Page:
Tearing Down the Temple

Reactions to reading the book of Romans

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Sunday, August 28, 2005

Romans 1:18-24. The Unholy City—IX. Parsing is such sweet sorrow

Many years ago, I read the response to someone who had complained of impersonal treatment by some system that had adopted computers in its processing (probably an insurance or credit card company or a government institution—I have no memory of it). Instead of being a name, each person in the system was a number. The response argued that computer systems, with their capacity and detail, were bringing forth a new individualism, i.e., that instead of being one of perhaps twenty James Joneses in the phone book, each James Jones was represented by a unique number in the system, making it impossible for the accounts and concerns of one James Jones to be confused with those of another. Now, of course, we have so much experience with identification numbers, and their advantages and failure modes, that the notion of being reduced to representation by a number hardly registers with us any more.

But the responder made a point that needs to be understood. It is true that the account of each person in an automated system has uniqueness and that this supports the individuality of one’s needs and demands with respect to the system. What it glosses over is the fact that the system makes it possible to treat people like things, things that are subject to formulations and can be manipulated under a suitable set of principles. In the computer business, this set of principles has a name: it is called a “rule-base”, and it is part of the knowledge required to write and execute the program properly.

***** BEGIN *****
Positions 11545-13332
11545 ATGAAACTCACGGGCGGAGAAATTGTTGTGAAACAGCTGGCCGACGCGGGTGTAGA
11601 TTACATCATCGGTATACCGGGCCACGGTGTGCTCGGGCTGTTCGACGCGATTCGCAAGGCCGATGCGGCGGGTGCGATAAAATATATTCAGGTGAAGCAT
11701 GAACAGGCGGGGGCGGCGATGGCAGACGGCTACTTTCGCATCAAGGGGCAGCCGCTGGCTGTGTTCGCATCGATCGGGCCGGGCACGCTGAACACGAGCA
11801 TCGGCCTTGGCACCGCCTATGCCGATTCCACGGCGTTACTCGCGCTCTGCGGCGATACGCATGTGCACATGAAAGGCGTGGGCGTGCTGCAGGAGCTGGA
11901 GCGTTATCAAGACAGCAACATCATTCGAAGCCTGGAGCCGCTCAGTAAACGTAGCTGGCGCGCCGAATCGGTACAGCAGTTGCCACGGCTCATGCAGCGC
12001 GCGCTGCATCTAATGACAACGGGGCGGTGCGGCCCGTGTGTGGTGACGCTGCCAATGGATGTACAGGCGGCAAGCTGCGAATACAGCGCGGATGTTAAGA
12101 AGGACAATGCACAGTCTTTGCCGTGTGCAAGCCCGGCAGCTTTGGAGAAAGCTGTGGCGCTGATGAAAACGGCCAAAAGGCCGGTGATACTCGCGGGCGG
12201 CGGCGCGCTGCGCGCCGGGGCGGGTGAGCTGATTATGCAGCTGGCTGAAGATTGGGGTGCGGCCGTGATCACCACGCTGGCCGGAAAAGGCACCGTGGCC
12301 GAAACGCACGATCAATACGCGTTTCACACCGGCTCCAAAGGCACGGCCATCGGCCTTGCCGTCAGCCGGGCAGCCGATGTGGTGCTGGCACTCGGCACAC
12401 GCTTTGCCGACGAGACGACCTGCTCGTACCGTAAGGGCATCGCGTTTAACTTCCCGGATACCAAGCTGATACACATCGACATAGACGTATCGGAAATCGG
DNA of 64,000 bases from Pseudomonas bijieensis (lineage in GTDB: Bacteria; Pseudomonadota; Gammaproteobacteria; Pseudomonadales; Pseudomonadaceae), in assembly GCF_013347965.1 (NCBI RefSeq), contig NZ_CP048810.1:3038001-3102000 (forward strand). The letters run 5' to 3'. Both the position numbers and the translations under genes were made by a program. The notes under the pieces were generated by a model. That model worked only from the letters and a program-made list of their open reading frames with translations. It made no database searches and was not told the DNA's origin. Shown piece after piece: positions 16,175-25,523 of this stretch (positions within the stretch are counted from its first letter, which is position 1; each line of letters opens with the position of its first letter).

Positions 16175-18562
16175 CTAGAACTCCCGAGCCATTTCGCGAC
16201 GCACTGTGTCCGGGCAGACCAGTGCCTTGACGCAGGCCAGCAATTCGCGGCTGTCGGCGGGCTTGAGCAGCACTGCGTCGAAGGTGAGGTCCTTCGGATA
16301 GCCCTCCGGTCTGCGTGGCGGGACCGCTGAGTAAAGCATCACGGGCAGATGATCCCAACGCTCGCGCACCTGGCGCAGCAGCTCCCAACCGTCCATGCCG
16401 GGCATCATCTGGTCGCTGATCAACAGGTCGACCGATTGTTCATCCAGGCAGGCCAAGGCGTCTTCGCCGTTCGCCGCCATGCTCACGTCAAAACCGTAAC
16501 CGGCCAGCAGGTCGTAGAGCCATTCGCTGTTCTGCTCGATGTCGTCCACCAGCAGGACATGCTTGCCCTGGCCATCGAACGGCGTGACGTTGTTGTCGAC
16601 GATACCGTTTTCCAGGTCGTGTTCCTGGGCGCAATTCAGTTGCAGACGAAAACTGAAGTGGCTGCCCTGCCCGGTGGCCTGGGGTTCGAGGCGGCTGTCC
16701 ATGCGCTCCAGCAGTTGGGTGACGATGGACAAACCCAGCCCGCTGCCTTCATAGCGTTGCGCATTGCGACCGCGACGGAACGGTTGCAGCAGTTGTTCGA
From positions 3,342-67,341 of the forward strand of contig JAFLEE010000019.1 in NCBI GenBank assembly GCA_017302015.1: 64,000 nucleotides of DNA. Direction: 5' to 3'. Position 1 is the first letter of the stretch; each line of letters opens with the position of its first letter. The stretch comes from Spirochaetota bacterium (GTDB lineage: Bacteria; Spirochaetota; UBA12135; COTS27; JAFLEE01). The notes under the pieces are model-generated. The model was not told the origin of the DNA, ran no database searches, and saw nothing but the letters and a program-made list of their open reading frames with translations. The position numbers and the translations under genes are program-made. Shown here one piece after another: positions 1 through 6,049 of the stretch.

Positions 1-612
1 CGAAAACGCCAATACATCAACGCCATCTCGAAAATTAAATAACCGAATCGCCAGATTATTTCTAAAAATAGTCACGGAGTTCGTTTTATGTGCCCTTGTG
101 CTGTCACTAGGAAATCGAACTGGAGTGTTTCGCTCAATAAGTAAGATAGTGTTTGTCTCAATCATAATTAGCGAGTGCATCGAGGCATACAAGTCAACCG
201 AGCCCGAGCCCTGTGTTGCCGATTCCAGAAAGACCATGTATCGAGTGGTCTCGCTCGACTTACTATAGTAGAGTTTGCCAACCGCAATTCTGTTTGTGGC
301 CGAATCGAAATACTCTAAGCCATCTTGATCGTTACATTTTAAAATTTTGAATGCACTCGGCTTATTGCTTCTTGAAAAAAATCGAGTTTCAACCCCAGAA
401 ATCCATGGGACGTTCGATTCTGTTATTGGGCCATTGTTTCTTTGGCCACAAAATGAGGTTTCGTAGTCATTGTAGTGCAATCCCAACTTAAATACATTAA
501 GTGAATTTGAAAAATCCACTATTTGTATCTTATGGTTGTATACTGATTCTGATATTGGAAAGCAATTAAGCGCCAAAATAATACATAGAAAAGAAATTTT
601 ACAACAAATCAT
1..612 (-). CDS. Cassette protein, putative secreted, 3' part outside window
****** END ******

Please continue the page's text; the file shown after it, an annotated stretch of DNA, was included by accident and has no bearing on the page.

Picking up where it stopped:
Now, I am not arguing for the de-automation of society. I do not even oppose automation. Since it makes obvious economic sense to introduce automation that the public will accept, it would be useless to agitate against it, like some suspicious Luddite or back-to-nature advocate. What I warn against is believing the implicit message that the automation of society sends to individuals, namely, that people can be and should be treated as things, either for the purposes of control or disposition.

The formal term for this is objectification, the transformation of personality into object. As a psychological state, it is used to describe certain dissociated people who, under certain circumstances, cannot see others as people. At the end of World War II, the word was associated with the state of mind of concentration camp personnel, especially in the death camps. It is notable that those who objectify others frequently reduce themselves to objects as well and have no formal objection to others seeing them as such. They may not like it, but they can see no injustice in it, because they have lost the means to discern in themselves the humanity to which they are blind in others.

Now it may seem like a great leap of moral distance from a life insurance processing program to the Nazi death camps, and perhaps it is. My belief is that the two are, in fact, far closer than we are comfortable with considering.

(Continued)

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